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address the 17 million housing deficit
Pic credit: Centre for affordable housing finance africa

If we collate housing data, we can paint a better picture, Monika Umunna

The increase in Nigeria’s population is at an explosive rate and as such housing delivery is at a dreadful shortage in the country. The lowest class of Nigerian residents are however the most disadvantaged as housing is not as affordable for them. Unfortunately, we do not have accurate housing data and the political will to get these lowest income groups decent and lasting housing solutions.

Our correspondent, Esther Adeniyi interviewed Monika Umunna who is the Programme Manager of the Climate Resilient Mega City Lagos Programme of the Heinrich Boell foundation. Read the interview below:

NREH: The increase in Nigeria’s population is quite alarming, what do you think that the housing industry needs now?

Mrs Umunna: The rising population and the shortage of housing especially in the low and lowest income sectors is the most worrying for us and that is where we try to create awareness. I am working for the Lagos Megacity programme so let me concentrate on Lagos and not so much on what the Federal Government is doing. We know that there are efforts in increasing the housing supply. I think that there is a directive that about 20,000 units should be created within the next four years and there are a lot of things going on but we have the impression that what is going on is in the middle and higher income sectors; we very much doubt that that is where the need is because there has been a lot of investments.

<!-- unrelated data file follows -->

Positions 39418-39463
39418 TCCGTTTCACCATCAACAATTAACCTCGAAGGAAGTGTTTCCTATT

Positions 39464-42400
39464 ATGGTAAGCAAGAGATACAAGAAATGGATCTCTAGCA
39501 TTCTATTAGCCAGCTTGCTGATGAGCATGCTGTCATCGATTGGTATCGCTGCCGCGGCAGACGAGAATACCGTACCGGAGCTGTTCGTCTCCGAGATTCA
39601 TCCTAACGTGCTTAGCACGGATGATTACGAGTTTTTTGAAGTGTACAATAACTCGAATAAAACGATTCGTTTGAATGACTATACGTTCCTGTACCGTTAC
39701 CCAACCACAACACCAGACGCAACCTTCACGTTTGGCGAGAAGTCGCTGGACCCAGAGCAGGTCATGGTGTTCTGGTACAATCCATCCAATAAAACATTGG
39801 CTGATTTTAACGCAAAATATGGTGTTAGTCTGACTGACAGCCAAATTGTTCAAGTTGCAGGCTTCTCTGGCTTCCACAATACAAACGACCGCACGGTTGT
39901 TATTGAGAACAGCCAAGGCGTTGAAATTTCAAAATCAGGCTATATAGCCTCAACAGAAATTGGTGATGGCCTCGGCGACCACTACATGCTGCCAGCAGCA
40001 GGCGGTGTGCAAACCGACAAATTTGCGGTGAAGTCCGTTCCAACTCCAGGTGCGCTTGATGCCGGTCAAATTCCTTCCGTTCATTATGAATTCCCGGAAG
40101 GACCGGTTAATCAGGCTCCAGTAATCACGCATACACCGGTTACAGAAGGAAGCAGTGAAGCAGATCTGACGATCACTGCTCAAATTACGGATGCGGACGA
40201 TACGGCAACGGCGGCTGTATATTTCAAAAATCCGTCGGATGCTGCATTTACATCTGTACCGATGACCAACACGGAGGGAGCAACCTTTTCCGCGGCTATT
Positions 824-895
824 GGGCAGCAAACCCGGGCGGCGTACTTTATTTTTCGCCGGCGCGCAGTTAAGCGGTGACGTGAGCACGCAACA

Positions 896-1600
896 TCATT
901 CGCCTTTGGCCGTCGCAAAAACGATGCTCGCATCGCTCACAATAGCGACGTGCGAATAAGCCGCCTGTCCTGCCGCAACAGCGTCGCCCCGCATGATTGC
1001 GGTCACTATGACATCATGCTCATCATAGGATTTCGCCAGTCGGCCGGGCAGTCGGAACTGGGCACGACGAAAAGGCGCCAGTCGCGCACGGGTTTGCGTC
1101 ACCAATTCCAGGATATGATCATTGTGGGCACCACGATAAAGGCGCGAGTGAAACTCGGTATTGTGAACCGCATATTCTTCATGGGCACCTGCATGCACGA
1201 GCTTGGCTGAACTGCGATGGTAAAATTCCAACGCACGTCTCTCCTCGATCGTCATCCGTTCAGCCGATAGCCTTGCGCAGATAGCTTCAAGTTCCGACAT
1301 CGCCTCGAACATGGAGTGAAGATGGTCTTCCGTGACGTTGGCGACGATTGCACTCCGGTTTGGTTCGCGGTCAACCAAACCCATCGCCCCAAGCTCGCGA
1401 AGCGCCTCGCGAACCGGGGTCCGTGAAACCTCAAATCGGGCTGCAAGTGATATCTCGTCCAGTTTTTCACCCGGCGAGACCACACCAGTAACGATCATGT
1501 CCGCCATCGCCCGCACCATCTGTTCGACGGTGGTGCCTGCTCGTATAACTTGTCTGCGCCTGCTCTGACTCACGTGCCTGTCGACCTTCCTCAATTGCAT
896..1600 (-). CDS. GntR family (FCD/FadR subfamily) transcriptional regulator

New things have come up, definitely, there was a need at a certain time but is there a need currently in that sector? All over the world, the real estate sector is where the money is going to and that is increasing the prices for land. People cannot afford houses anymore and cannot have a supply for affordable housing.

It is almost impossible and when you look at what has been done in Lagos for the lowest income earners, there is very little. Other countries and cities all over the world have the same problem but at least there are some systems especially in the developed world where you have social subsidizing so that even if there is not enough offer for the demand, there is at least something and reflections on other policy interventions. But here there is a complete lack because the industry is not interested.

The Government doesn’t seem to be interested, there are no innovative approaches to solutions and how we can have more mixed housing so that within one investment project, you do not only have luxury or high and middle income investments but you also have for lowest income so that for the investor, there is subsidy on these types which may mean that people will have to live together. It is possible in other countries. It will also be possible in Lagos if it is well thought through. It is a possibility of addressing this issue.